Hoboken Police Detective/Lt. Danilo Cabrera, Commander of the Department’s Investigation Bureau, issued the following press release today advising motorists that there is a simple way to help prevent their car from being stolen:
Leaving your vehicle Running and Unoccupied
As the temperature drops it may be tempting to leave the car running on a cold winter day to keep your car warm. You may be doing this to run a quick errand or if you work for a delivery service and you are running in to pick up or drop off your order. This all seems harmless, but the Hoboken Police Department is warning drivers that leaving unattended cars idling can be a good way to fall victim to auto theft. Known among thieves as “puffers”– these idling cars are easily spotted by their puffing exhaust fumes. From several investigations, this is no longer a crime of opportunity. We have perpetrators out there actively looking for vehicles running and left unoccupied.
The Hoboken Police Department would like to issue a Public Service Announcement regarding driver’s leaving their vehicle(s) running and unoccupied and the practice of storing your keys in the vehicle. In 2019, the City of Hoboken had 32 vehicles reported stolen in our city. Of the 32 vehicles reported stolen, 9 of those vehicles were left running and unattended, which is against the law. In another 4 reported cases, the keys were stored inside the vehicle. In these cases, vehicle owners intentionally stored their keys inside the vehicle, which is not illegal; however it is un-advisable since it inadvertently makes you a target of a crime—a crime of opportunity. Here’s the good news, you can help us fight crime! Preventing motor vehicle thefts and keeping the public safe is OUR SHARED goal. These 13 stolen cars could have been prevented.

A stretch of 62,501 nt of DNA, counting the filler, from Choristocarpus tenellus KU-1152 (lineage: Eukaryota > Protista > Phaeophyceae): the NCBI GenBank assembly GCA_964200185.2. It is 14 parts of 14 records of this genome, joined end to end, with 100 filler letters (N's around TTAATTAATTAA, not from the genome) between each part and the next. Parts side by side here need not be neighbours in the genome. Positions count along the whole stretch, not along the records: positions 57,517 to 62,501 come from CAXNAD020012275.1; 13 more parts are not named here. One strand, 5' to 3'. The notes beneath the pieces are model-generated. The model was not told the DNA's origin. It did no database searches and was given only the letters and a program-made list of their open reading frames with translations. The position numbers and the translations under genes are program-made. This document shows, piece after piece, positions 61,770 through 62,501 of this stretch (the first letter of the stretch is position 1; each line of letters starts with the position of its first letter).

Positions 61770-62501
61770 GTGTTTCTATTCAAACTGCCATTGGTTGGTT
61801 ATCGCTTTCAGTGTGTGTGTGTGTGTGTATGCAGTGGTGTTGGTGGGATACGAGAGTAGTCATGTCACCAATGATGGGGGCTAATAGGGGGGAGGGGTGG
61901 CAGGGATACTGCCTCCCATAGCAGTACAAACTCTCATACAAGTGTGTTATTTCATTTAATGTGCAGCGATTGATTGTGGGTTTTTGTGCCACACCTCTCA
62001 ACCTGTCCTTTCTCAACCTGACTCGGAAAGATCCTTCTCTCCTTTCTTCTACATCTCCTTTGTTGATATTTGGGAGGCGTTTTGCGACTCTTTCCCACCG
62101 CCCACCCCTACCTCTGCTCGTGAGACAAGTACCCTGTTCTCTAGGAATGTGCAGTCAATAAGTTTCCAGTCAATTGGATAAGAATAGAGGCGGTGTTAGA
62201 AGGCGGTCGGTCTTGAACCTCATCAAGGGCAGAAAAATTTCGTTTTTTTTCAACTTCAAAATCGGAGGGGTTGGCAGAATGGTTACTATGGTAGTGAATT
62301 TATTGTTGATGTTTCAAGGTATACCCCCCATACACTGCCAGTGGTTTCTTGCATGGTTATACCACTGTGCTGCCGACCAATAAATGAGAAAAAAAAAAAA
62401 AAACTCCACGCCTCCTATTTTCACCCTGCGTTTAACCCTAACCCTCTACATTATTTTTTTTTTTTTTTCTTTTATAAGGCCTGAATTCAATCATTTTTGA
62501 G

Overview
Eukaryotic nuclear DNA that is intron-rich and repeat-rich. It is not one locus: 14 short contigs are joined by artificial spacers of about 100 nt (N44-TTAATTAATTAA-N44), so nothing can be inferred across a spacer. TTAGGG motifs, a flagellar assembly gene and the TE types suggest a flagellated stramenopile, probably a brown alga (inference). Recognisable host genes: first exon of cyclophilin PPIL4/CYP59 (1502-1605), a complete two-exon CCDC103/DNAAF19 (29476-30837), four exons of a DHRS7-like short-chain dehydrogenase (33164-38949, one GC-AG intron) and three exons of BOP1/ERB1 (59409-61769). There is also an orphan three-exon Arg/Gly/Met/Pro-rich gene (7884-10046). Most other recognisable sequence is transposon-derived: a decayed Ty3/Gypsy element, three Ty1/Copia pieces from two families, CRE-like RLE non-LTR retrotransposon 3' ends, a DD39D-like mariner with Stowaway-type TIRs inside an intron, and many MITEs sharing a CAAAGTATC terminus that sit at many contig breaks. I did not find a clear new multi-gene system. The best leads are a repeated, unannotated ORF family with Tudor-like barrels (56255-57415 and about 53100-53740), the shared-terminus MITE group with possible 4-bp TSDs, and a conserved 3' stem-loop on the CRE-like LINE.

It should go without saying, this seemingly harmless routine of storing your keys inside a vehicle and/or leaving that vehicle running and unattended poses a public safety issue. Leaving your vehicle running is a violation of New Jersey Statute 39:4-53 (Leaving your Engine Running and Unoccupied). The main reason this statute was created was due to the number of stolen vehicles that subsequently were reported. There is an inherent danger presented when a car thief attempts to flee and subsequently operates the vehicle at high speed and individuals can potentially sustain an injury from crashes involving stolen cars. But that’s not all; stolen cars can be used in the commission of other crimes in order to avoid identification. Law Enforcement Officers encountering stolen vehicle(s) may have to engage in a pursuit, putting others and the officer’s lives in danger.
This year we already had 5 cars reported stolen as of 01/29/2020. Of those five vehicles, 2 of were left running and unoccupied and one had the keys stored inside. To be clear, it remains the responsibility of the owner/operator to turn off their vehicle, lock the doors and take their keys with them. Please help us keep our city streets safe.
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